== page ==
Networking / Beginners


E-mail has become the easiest and fastest way of communication in modern times. On the Internet, the majority of servers run the UNIX operating system or its derivatives, such as BSD, Linux, and SunOS. Sendmail is the program most of these systems use to handle e-mail. To use sendmail, you need to install the sendmail and sendmail-cf packages.

Sendmail is able to route or deliver mail between a mail User Agent (UA) and a Message Transfer Agent (MTA). UA is a program you might use to read and send e-mails. MTA is a program that moves mail between hosts using a particular network protocol or language. Sendmail can be easily configured to accommodate new UAs and MTAs, with only minor configuration changes.

When a sender wants to send a message, it issues a request to sendmail. The sendmail program operates in two distinct phases:

  • In the first phase, It collects messages and stores them as requests from the senders.
  • In the second phase, it delivers the messages to the recipients.

If there are errors during processing in the second phase, sendmail creates and returns a message. This mail provides details of the error that occurred and/or the source of the error. When an error is encountered that can be retried, sendmail places the message in a message queue.When an unrecoverable error is encountered, automatic routing happens and e-mail is sent to the sender.

Configuration Files

The sendmail program uses many configuration files. These files are located in the /etc/mail directory. we will discuss some of these configuration files here:

  • Makefile. This file is used when the make command is run. Running make might cause missing database (.db) files to be created with no entries. The make command creates the database files. The content of Makefile is given here:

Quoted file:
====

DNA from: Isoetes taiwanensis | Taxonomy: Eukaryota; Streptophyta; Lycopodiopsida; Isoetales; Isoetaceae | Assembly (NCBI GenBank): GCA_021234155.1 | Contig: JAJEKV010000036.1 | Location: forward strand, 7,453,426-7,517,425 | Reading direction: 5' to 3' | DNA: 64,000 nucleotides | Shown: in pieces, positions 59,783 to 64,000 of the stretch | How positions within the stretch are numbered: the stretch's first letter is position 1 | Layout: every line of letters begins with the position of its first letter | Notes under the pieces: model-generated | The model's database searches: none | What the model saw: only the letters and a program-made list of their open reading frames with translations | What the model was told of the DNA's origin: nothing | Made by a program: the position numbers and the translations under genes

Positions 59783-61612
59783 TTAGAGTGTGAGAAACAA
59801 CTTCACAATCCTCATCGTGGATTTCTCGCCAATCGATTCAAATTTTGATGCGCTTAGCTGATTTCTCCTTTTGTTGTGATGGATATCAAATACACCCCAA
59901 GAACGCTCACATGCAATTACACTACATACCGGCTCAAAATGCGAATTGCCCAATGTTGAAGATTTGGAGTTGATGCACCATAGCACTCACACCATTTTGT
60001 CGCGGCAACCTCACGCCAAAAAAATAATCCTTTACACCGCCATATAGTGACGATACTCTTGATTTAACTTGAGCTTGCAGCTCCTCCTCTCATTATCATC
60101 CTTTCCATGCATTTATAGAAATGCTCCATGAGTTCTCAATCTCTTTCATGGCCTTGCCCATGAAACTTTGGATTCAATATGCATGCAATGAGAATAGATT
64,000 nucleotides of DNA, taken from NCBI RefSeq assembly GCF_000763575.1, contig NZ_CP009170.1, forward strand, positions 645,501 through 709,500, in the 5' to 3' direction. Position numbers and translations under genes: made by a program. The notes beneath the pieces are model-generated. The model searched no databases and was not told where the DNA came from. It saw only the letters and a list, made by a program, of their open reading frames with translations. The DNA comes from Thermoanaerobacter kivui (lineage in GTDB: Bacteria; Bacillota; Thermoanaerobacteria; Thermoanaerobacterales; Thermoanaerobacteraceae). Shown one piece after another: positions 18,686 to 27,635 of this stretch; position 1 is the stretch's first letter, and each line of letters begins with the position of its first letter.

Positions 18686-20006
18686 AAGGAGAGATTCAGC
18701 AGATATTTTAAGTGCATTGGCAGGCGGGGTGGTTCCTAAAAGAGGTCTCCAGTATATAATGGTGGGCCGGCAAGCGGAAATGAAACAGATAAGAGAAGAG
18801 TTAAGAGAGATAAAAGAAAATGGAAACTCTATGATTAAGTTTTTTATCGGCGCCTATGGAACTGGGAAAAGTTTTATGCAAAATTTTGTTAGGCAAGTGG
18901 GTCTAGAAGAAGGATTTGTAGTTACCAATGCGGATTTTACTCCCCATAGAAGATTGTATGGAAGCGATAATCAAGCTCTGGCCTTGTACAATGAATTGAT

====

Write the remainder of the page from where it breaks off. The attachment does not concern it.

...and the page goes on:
all: virtusertable.db access.db domaintable.db mailertable.db
    %.db : %
    		@makemap hash $@ < $<
    		@rm -f *.db *~
  • helpfile. This is the text file sendmail displays when you issue a HELP command.
  • relay-domains. This file specifies the domains that the computer will relay.
  • This file contains the m4 macro preprocessor program. The m4 program is used by sendmail to produce a sendmail configuration file. When run, this macro program produces the configuration file:
    dnl This is the macro config file used to generate the /etc/
    dnl file. If you modify the file you will have to regenerate the
    dnl /etc/ by running this macro config through the m4
    dnl preprocessor:
    dnl 		m4 /etc/ > /etc/
    dnl You will need to have the sendmail-cf package installed for
    this to dnl work.
    VERSIONID(`linux setup for Red Hat Linux')dnl
    define(`confTO_CONNECT', `1m')dnl
    define(`STATUS_FILE', `/var/log/')dnl
    define(`UUCP_MAILER_MAX', `2000000')dnl
    define(`confUSERDB_SPEC', `/etc/mail/userdb.db')dnl
    dnl define(`confPRIVACY_FLAGS', `authwarnings,novrfy,noexpn')dnl
    dnl define(`confTO_QUEUEWARN', `4h')dnl
    dnl define(`confTO_QUEUERETURN', `5d')dnl
    dnl define(`confQUEUE_LA', `12')dnl
    dnl define(`confREFUSE_LA', `18')dnl
    FEATURE(`mailertable',`hash -o /etc/mail/mailertable')dnl
    FEATURE(`virtusertable',`hash -o /etc/mail/virtusertable')dnl
    dnl We strongly recommend to comment this one out if you want
    to protect dnl yourself from spam. However, the laptop and users
    on computers that do dnl not have 24x7 DNS do need this.
    dnl FEATURE(`relay_based_on_MX')dnl
  • access. This is the access database. The content of this file is given here:
    # Check the /usr/doc/sendmail-8.11.0/ file for a description
    # of the format of this file. (search for access_db in that file)
    # The /usr/doc/sendmail-8.11.0/ is part of the
    # package.
    # by default we allow relaying from localhost...
    localhost.localdomain 	RELAY
    localhost 		RELAY 		RELAY
  • mailertable. This database will allow you to specify different routes for email. It allows you to specify domain translation or forwarding to a new domain name.
  • virtusertable. This database allows you to rewrite and redirect incoming mail. It maps virtual domains and addresses to new addresses.
  • aliases. This is the master alias database for the machine. It contains mail aliases. These aliases are used by the system to allow mail sent to one address to be redirected to another recipient. Other uses for the aliases are to allow mail to be piped to a program for additional processing.
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